Normally, I would start off by sharing how I serendipitously came across a beautiful bookstore or an author, or book, related to the country I am travelling to. This isn’t one of those occasions. The two books I write about here came to me in a far more dubious manner. The first book was stuck in my Amazon shopping cart for months. I cannot for the life of me figure out what course of events led to its inclusion in my cart and eventual purchase. The second book came to me as I was looking for a quote by a Croatian author to use as a caption for one of the pictures I took whilst in Croatia (for the gram). Regardless of the less than ideal circumstances in which I came to know of these authors and books, they are remarkably profound reads, shedding light on the Balkans, a region with tremendously complex history and geopolitics.

The Bridge on the Drina by Ivo Andric

Andric, born in Bosnia, received the Nobel prize for literature in 1961 and this is his best-known work. The focal point of the book is the titular bridge spanning the river Drina in Visegrad, Bosnia. Andric chronicles the life and times of the people of the town as it occurs around this bridge over several hundred years from before the bridge was built in 1577 up-to the start of World War 1 in 1914. Due to its remarkable construction, the Mehmed Pasa bridge serves as an excellent symbol for permanence and is an UNESCO world heritage site today. Andric skillfully portrays the human experience by introducing and developing multiple characters during each time-period, providing continuity where appropriate. The ensemble of diverse characters outlines both the commonalities of experiences we share, and also the variety of responses we may have to changing times as a function of different ethno-religious, socio-economic and personal factors. We often think of places like Sarajevo or Istanbul as being the central points where the winds of change blow the hardest during the periods of the Ottoman and Austro-Hungarian empires. This is certainly true from a macroscopic, historical point of view, but Andric takes a completely different approach, focusing on how a smaller township and its racially and religiously diverse people adapt and interact with the changing times. I found this approach incredibly humanising and historically informative, which arguably is one of the primary appeals of historical fiction.
The one thing I regret from this read was that I did not take the time to visit said bridge whilst in Bosnia. As I was standing in the location where Archduke Franz Ferdinand was shot in Sarajevo, I was in awe of the fact that I was standing in the same location where one of the 20th century’s most defining moments took place. I would imagine that after having read Andric’s work, having felt the richness of human experiences and history on the bridge, the feeling of awe when I visit will be similar.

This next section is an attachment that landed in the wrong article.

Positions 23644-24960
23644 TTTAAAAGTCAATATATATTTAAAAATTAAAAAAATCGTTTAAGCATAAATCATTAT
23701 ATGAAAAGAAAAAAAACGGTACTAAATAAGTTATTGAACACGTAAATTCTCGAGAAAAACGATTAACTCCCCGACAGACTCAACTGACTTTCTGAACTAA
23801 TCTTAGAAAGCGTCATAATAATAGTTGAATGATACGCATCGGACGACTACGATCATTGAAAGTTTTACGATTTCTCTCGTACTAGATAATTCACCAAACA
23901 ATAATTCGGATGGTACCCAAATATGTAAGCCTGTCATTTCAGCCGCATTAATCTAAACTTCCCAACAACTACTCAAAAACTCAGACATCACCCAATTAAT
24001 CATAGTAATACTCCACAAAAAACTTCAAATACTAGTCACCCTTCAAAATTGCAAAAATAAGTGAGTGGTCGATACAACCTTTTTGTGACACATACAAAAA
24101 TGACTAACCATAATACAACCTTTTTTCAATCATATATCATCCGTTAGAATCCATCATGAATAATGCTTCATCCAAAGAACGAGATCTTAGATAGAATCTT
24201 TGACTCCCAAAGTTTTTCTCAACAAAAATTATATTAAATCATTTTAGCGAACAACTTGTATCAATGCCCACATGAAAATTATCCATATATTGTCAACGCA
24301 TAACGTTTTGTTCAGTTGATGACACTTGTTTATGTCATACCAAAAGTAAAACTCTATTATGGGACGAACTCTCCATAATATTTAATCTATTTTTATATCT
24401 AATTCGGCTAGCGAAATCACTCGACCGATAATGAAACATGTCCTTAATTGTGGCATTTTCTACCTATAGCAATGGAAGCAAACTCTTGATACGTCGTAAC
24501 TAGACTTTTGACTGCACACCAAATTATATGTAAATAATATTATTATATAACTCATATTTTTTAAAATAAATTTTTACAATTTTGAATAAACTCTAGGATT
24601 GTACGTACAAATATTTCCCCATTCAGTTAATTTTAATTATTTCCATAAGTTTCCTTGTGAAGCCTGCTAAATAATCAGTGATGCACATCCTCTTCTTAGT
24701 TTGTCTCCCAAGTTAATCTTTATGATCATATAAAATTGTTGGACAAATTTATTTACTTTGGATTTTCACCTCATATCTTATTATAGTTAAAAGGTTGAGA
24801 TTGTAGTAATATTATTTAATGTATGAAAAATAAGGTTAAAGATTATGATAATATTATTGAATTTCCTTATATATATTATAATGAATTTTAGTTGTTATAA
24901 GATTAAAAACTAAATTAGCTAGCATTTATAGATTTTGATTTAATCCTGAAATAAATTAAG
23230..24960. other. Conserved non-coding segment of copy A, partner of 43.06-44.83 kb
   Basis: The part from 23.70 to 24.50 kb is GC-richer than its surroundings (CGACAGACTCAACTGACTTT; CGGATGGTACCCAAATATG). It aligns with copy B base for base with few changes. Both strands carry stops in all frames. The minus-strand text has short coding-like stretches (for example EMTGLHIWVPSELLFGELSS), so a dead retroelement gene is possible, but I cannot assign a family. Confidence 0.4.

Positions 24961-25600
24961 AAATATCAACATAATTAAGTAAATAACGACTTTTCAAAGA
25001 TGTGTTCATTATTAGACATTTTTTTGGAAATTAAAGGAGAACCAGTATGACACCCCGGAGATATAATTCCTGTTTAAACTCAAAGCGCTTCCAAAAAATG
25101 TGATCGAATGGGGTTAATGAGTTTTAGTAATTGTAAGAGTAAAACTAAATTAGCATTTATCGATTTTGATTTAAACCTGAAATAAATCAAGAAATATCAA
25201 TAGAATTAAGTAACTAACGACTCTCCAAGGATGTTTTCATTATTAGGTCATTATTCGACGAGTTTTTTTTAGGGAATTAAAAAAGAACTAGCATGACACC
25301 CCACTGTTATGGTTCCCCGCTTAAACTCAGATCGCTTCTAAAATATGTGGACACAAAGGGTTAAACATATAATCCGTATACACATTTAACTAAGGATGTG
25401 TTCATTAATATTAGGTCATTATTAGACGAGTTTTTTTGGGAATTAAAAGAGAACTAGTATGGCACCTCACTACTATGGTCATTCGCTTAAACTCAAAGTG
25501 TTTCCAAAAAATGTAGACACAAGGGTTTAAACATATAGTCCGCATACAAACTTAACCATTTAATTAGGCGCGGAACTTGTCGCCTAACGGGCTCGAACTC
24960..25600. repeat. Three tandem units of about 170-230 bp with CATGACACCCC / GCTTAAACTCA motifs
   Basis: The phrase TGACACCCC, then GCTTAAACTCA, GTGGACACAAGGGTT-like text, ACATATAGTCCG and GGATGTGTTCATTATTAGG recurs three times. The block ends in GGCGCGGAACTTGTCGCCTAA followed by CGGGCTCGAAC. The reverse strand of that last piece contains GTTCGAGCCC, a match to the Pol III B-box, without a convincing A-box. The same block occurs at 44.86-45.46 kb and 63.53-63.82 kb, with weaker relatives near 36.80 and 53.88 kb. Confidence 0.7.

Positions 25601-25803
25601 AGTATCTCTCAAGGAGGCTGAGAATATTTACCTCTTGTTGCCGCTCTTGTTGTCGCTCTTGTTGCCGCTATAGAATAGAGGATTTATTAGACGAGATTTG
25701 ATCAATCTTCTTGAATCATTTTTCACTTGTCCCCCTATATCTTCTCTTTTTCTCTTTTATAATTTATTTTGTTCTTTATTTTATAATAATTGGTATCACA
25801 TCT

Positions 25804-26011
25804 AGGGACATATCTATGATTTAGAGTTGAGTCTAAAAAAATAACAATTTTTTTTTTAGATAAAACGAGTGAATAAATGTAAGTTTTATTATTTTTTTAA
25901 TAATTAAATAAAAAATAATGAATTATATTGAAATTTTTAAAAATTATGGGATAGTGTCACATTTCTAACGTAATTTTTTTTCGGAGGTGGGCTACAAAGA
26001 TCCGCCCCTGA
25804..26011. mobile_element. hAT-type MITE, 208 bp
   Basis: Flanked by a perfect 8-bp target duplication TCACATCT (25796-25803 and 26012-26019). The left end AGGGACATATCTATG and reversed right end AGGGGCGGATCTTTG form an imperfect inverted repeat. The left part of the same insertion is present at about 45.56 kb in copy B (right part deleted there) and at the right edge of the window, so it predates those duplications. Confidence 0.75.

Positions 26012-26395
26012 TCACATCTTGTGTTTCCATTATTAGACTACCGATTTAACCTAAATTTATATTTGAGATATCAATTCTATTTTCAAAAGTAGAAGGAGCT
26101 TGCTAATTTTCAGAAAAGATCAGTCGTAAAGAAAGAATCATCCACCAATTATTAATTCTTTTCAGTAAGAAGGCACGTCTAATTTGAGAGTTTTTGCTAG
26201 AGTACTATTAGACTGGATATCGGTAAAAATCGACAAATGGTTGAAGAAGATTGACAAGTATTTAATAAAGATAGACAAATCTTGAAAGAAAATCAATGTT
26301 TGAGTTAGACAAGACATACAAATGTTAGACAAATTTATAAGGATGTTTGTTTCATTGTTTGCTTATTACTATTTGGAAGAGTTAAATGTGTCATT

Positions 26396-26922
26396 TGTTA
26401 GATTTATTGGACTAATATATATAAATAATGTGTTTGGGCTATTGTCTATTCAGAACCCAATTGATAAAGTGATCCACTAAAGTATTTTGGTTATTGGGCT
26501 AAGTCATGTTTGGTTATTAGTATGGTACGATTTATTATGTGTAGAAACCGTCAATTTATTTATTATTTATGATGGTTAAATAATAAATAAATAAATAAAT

The Banquet in Blitva by Miroslav Krleza

“In a drop of wine, the universe sparkles.” An excellent quote from Miroslav Krleza that makes an excellent Instagram caption. At this point, I felt bad that I was willing to use one of his quotes without having read his work. So to alleviate my guilt from literary vanity, I ordered a copy on amazon. Krleza is hands down one of the edgiest authors I’ve ever read. This guy is more than willing to call a spade a spade in the crudest manner good literature permits. The state of flux and political climate of central Europe in the 20th century has unfortunately given many a talented author keen insight into power and human nature and Krleza’s work serves as an excellent example of this. Whilst this series is a trilogy, only the first two books are available in English as a set.

The book is set in the fictional Balkan state of Blitva pre-WW2 with an arguably stereotypical troubled founding story following the fall of the Austro-Hungarian empire. The book focuses on Colonel Kristian Baruntanski, the dictator who spearheaded Blitva’s push for independence, and Dr Niels Nielson, an intellectual and Baruntanski’s childhood friend calling for his death as a traitor to Blitva. Dr Nielson published an open letter calling for the Colonel’s head. This sparks an escalating conflict between the two, culminating in a cliffhanger ending in the second book with Nielson fleeing to neighboring Blatvia. This conflict served as a thinly veiled satire on how nationalism has panned out in the region, both ideologically and practically. Several ancillary characters such as Major Georgis, Baruntanski’s hitman, were also well developed, helping to characterise the inherent contradictions in human nature and the divergent interest various stakeholders may have in relation to political structures and action. Overall, Krleza has put together a complex and edgy read. Power through and you are rewarded with a remarkable insight into variety of topics.